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Databricks-04. About the Databricks Feature Store


This is Abe from the Lakehouse Department of the GLB Division. In this article, I would like to explain the history of the Feature Store and the functionality of the Databricks Feature Store through a notebook. In data analysis, there is a process of "feature engineering" that creates new feature values ​​from existing feature values, but managing feature values ​​tends to be complicated. Having said that, when I forget what kind of logic was used to create the feature values ​​that I created in the past, or accidentally deleted the feature values ​​from the table data, there is a lot of effort I put into restoring the feature values. I will explain the Feature Store that solves such problems.

Issues of feature management

Before explaining the Feature Store, I will explain the challenges of feature management in machine learning system construction and data analysis. The management of feature values ​​used for learning ML models becomes complicated as time passes and the number of members increases, and the following problems arise.

  1. Feature creation is expensive If there is a feature quantity created in the past within the organization, it can be reused, but if the feature quantity is not centrally managed, it must be newly created.

  2. Unclear when and how features created in the past were created It is not possible to manage when, by whom, and with what kind of logic the features were created, and feature creation depends on the individual. This makes it difficult and costly to reproduce features created in the past.

  3. Inconsistency between features during training and inference In many cases, the timing of learning and inference (model serving) are different and separated in time. As a result, the feature values ​​input to the model at each point of training and inference are different, and a model that performs well in training may experience a drop in accuracy during inference. This makes the forecast less reliable.

What is the Feature Store?

Feature Store solves the above problems. The first public feature store, Michelangelo Palette, was launched by Uber in 2017. Since then, big tech companies have entered the market and some companies are offering products equivalent to Feature Stores, while others are producing Feature Stores in-house. As shown below, the Feature Store functions as a platform that can centrally manage feature values ​​by referencing or registering feature values ​​in all phases from feature engineering to model learning and evaluation, inference, and monitoring.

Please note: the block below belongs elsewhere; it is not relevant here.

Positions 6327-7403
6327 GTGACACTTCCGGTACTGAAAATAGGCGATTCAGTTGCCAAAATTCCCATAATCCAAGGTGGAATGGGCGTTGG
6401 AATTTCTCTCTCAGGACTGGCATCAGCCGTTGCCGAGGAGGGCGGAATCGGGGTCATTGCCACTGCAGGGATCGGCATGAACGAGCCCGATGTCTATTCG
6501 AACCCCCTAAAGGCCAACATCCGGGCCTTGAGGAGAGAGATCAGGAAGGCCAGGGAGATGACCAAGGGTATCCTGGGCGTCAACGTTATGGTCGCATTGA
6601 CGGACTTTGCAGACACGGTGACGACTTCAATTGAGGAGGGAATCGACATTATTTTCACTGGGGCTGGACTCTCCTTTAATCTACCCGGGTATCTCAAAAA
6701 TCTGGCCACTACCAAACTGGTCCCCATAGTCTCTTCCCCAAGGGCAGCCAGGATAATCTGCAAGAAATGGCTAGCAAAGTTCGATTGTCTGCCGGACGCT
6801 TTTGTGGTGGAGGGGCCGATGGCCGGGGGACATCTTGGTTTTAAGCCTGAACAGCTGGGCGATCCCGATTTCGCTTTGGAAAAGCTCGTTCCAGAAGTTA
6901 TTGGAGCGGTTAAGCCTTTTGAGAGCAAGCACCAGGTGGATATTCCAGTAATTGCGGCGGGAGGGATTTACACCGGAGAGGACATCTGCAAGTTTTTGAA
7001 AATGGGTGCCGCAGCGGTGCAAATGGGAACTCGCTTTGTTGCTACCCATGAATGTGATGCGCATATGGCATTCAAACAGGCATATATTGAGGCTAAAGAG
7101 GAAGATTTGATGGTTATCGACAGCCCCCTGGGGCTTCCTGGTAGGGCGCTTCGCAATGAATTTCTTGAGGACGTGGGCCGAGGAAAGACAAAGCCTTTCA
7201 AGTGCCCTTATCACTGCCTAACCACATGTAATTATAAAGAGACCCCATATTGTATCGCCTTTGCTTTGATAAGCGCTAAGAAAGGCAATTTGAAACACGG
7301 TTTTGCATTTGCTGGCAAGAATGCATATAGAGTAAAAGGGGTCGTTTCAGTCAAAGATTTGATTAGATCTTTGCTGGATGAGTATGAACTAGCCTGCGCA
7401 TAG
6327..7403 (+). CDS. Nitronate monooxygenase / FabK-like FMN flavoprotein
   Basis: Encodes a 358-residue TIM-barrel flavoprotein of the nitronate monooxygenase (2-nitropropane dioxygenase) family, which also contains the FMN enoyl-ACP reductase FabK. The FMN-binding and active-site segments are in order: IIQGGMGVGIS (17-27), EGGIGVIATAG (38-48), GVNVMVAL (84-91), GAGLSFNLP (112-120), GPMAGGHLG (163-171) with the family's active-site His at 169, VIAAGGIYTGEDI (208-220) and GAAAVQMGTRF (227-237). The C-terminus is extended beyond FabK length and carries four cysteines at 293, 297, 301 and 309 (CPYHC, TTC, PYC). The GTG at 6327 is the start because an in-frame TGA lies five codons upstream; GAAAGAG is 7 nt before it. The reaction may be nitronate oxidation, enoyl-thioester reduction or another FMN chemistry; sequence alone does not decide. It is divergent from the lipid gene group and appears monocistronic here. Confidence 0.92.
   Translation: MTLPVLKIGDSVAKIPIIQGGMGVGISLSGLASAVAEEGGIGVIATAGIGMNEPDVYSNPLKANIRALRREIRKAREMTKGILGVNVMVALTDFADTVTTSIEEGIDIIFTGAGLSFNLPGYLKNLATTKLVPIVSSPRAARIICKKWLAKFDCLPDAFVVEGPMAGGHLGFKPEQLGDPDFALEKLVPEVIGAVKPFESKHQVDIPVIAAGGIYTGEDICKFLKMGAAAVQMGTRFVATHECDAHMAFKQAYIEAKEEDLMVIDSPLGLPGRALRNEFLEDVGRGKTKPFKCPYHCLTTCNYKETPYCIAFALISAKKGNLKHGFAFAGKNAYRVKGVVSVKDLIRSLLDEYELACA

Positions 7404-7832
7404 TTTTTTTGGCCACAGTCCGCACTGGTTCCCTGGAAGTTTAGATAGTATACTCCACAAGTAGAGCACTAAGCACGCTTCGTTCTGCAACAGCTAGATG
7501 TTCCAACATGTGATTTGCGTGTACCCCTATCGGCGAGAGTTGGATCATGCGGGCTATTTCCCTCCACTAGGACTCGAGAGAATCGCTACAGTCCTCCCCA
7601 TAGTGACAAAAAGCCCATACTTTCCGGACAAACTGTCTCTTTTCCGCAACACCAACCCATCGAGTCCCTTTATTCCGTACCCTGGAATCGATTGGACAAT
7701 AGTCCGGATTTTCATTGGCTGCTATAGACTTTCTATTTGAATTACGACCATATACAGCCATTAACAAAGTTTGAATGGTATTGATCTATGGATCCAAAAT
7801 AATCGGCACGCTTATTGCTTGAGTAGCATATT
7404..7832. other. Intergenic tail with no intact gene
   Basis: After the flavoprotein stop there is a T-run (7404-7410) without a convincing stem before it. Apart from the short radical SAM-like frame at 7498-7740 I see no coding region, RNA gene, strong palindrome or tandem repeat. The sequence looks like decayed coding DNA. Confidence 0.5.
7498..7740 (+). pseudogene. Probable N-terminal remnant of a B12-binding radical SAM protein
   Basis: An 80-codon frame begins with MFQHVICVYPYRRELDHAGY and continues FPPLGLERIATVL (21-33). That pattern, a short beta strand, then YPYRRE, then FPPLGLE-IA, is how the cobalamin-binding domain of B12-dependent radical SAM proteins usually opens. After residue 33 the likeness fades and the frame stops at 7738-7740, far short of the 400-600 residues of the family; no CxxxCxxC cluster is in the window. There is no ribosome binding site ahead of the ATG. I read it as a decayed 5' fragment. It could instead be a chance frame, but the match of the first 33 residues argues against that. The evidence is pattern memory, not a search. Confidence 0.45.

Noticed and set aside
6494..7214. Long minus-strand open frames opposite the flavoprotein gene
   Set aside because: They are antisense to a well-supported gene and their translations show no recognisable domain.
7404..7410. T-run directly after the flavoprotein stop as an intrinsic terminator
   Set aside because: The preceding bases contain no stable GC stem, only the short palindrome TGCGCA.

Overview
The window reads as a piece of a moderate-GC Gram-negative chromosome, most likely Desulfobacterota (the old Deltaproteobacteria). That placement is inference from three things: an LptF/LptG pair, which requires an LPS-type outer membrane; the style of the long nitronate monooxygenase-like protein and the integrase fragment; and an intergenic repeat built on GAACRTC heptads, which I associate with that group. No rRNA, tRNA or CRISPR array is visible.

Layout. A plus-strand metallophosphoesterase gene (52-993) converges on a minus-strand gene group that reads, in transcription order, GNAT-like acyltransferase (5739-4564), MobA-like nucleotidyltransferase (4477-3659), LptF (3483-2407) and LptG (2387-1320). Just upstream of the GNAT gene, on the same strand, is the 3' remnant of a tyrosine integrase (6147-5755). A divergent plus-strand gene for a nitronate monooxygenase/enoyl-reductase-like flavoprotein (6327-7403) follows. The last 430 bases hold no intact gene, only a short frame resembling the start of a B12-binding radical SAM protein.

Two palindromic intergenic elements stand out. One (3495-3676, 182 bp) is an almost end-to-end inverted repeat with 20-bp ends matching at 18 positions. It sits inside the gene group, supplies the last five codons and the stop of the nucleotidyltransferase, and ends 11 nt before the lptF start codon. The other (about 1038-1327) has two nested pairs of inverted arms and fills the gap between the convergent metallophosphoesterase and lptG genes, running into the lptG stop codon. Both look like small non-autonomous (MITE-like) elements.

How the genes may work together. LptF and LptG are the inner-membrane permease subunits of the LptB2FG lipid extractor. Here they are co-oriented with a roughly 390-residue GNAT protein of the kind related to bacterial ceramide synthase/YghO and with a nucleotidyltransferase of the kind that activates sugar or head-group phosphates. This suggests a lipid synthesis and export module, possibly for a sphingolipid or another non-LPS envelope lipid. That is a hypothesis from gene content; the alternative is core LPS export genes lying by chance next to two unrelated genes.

(Excerpt from Enter the feature store at https://feast.dev/blog/what-is-a-feature-store/)

Centralized management of features in this way solves the challenges of feature engineering and inference, and enables feature checking for model drift and model quality monitoring.

Benefits of the Feature Store

By using the Feature Store, you can solve the problems in feature management mentioned earlier. Next, I will describe the advantages of using the Feature Store.

  1. Feature reuse By registering the created features in the Feature Store, it is possible to reuse features between teams. Therefore, with pre-created features, data scientists can quickly create ML models without being overwhelmed by feature creation tasks.

  2. Shared use between teams. Similar to the previous advantage, the Feature Store platform, which can centrally manage features, makes it easy to develop, save, modify, and reuse features shared between teams.

  3. Ensuring feature consistency. You can understand the feature creation logic from the features registered in the Feature Store.

  4. Align feature values ​​for learning and inference. By using features registered in the Feature Store during both training and inference, it contributes to maintaining the high model performance obtained during training.